United States District Court, N.D. Mississippi, Aberdeen Division
DAWN L. BEST PLAINTIFF
WILLIAM D. JOHNSON, PRESIDENT AND CHIEF EXECUTIVE OFFICER OF TENNESSEE VALLEY AUTHORITY DEFENDANT
B. BIGGERS, JR. UNITED STATES DISTRICT JUDGE.
cause comes before the court upon Defendant's motion to
limit the trial on remand to a pure gender claim. Upon due
consideration of the motion, response and applicable
authority, the court finds as follows:
Dawn Best filed the instant suit and asserted claims against
her employer, Defendant Tennessee Valley Authority
(“TVA”), for gender discrimination under Title
VII of the Civil Rights Act and age discrimination under the
Age Discrimination in Employment Act (“ADEA”). In
particular, Best argued that were it not for her age,
fifty-six years at the time of the employment decision, or
that she is a female, TVA would have selected her as the next
General Manager of its Mississippi district.
close of the testimony at trial, the court found that Best
had failed to prove her age discrimination claim by a
preponderance of the credible evidence and issued a judgment
in favor of the defendant dismissing that claim. The Title
VII claim of gender discrimination was submitted to the jury
and a verdict in TVA's favor was returned. Best
subsequently appealed. The Fifth Circuit Court of Appeals
affirmed the court's findings on the age discrimination
claim but reversed and remanded for a new trial on the claim
for gender discrimination.
particular, the Fifth Circuit held that the Allen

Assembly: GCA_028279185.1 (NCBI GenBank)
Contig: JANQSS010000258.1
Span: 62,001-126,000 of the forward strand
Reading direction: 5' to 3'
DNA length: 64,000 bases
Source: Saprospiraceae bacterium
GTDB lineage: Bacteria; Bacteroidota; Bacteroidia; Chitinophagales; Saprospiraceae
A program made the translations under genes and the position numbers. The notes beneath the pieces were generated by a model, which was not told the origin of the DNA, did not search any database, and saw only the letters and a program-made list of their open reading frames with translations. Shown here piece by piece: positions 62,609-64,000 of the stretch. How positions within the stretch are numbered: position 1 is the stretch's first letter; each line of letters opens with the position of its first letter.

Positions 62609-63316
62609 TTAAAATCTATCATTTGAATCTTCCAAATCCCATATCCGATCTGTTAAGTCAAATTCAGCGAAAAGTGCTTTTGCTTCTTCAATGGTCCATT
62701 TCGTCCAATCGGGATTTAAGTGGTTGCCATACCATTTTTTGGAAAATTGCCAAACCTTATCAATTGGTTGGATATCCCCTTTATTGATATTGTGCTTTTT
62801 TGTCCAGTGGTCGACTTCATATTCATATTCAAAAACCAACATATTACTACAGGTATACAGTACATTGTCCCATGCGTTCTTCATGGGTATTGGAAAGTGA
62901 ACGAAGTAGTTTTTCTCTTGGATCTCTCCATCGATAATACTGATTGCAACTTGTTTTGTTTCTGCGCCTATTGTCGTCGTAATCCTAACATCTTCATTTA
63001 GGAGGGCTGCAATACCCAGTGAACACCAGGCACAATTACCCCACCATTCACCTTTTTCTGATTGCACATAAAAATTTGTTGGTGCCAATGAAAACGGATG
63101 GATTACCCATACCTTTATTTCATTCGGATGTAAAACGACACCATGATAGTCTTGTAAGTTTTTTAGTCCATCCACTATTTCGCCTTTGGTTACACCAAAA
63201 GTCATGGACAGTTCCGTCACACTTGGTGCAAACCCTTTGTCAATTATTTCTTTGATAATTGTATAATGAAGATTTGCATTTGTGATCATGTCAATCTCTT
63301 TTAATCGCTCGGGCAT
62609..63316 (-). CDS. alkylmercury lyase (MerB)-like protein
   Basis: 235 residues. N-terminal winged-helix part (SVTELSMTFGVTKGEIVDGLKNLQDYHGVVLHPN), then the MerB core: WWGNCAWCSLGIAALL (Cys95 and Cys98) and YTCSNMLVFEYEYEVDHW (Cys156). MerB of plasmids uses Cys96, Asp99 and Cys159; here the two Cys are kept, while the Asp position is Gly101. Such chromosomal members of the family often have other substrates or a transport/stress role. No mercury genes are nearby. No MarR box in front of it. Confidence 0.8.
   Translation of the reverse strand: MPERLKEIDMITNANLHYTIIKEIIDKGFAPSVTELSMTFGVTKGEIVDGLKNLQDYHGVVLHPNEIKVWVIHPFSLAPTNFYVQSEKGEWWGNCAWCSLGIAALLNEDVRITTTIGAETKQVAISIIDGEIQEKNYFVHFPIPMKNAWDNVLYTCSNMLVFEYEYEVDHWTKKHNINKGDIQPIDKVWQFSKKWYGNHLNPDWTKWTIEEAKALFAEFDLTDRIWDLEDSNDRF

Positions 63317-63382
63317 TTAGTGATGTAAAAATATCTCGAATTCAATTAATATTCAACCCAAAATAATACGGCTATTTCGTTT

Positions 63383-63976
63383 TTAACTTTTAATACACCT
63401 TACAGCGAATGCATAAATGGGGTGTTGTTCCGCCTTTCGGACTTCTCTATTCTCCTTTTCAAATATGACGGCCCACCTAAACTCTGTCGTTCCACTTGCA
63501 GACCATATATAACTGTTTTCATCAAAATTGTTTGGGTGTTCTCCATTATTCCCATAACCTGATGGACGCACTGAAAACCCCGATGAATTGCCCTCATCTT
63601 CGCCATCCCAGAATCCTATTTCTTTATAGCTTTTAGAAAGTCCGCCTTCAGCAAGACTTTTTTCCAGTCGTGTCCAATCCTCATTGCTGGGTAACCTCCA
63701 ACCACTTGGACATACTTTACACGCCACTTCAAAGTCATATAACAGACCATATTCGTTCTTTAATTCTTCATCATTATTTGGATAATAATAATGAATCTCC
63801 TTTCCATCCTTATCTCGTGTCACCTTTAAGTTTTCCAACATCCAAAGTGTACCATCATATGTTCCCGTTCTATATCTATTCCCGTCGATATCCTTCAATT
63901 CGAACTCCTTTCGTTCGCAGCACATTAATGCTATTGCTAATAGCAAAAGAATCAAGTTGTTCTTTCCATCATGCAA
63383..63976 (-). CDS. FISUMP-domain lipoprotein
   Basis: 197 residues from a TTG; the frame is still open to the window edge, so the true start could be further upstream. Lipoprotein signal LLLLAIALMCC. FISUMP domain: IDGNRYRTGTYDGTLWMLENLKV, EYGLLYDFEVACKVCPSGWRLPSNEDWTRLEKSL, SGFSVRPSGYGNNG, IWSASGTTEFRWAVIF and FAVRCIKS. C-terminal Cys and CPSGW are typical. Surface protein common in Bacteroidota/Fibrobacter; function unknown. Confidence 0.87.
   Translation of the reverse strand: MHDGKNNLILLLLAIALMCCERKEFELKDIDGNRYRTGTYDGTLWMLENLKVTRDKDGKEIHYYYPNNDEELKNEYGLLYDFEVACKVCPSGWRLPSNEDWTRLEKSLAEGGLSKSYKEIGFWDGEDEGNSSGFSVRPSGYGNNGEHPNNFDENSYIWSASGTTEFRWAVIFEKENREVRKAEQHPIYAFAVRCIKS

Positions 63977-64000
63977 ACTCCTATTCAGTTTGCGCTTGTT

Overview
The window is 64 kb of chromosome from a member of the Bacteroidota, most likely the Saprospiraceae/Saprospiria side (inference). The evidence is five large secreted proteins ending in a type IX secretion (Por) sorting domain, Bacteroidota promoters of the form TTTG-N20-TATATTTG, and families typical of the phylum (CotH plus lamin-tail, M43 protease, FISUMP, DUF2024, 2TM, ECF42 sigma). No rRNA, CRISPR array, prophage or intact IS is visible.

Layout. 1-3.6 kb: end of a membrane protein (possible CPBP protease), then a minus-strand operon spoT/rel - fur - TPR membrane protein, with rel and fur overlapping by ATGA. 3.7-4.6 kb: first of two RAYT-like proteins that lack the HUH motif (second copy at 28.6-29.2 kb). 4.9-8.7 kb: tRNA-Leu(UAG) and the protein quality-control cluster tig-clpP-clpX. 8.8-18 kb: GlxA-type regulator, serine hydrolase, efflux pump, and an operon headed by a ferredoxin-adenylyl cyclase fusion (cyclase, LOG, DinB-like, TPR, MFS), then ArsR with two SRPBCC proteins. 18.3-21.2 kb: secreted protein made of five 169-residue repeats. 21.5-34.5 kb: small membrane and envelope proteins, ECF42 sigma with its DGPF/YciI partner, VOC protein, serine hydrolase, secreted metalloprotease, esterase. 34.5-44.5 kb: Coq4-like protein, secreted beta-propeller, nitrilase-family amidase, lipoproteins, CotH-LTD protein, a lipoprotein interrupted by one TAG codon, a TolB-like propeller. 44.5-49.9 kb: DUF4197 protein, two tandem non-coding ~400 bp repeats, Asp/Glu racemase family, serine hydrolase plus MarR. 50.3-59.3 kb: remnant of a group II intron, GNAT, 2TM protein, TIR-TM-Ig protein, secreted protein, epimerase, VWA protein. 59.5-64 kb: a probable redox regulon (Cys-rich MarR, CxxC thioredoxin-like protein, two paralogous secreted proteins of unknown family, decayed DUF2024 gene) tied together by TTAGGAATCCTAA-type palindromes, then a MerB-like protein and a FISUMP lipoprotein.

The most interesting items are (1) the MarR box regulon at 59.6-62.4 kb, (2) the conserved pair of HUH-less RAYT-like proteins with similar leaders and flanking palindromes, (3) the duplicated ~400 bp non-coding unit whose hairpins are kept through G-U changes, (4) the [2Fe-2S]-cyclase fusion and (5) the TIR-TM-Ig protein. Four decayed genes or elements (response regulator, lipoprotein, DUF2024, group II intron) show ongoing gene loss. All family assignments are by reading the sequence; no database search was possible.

charge given to the jury after it first reported that one
juror would not agree with the others caused undue pressure
on that one juror; but a careful reading of the record shows
that all the Allen charge did was to clarify to the
holdout juror that age discrimination was no longer an issue
for the jury, but rather the sole issue for the jury was
Best's gender discrimination claim. Therefore, the
second Allen charge was given merely to allow the
jury to discuss the case further and clarify the issues left
for the jury to decide; however, it is unfortunate that the
plaintiff did not point out to the appellate court the real
reason the hold-our juror was disagreeing, nor did the
appellate court catch that in its review of the record.
moves to limit the trial on remand to a pure gender claim. In
so moving, TVA requests that Best be precluded from
presenting any age-based evidence or advancing a
“gender-plus-age” theory to support her Title VII
claim. When Best filed her complaint in this case, she
asserted two separate causes of action-one for gender
discrimination and one for age discrimination. After the
court found that she was not entitled to a jury trial on her
age claim, and less than two weeks before trial, Best argued
for the first time that she had been discriminated against
because she was an “older female, ” and attempted
to advance a claim for gender-plus-age discrimination.
1964, Congress enacted Title VII which prohibits, among other
things, gender discrimination in the workplace. See
42 U.S.C. § 2000e-2(a). Just a few years later, in 1967,
Congress decided to protect employees from discrimination
based upon one's age. Congress could have amended Title
VII to include age as an additional protected class under the
statute but, instead, it chose to enact the ADEA.
See 29 U.S.C. §633a. Because Congress chose to
protect the two characteristics in completely separate
statutory schemes, allowing Best to pursue her
“gender-plus-age” claim at trial would constitute
improper judicial legislation. Courts have declined to
recognize such “plus” claims on this basis alone.
See Bauers-Toy v. Clarence Central Sch. Dist., 2015
WL 13574291 (W.D.N.Y. Sep. 30, 2015) (finding that it would
be creating an entirely new cause of action which does not
currently exist if it were to recognize a Title VII claim
based upon both one's age and gender); Luce v.
Dalton, 166 F.R.D. 457 (S.D. Cal. 1996) (reasoning that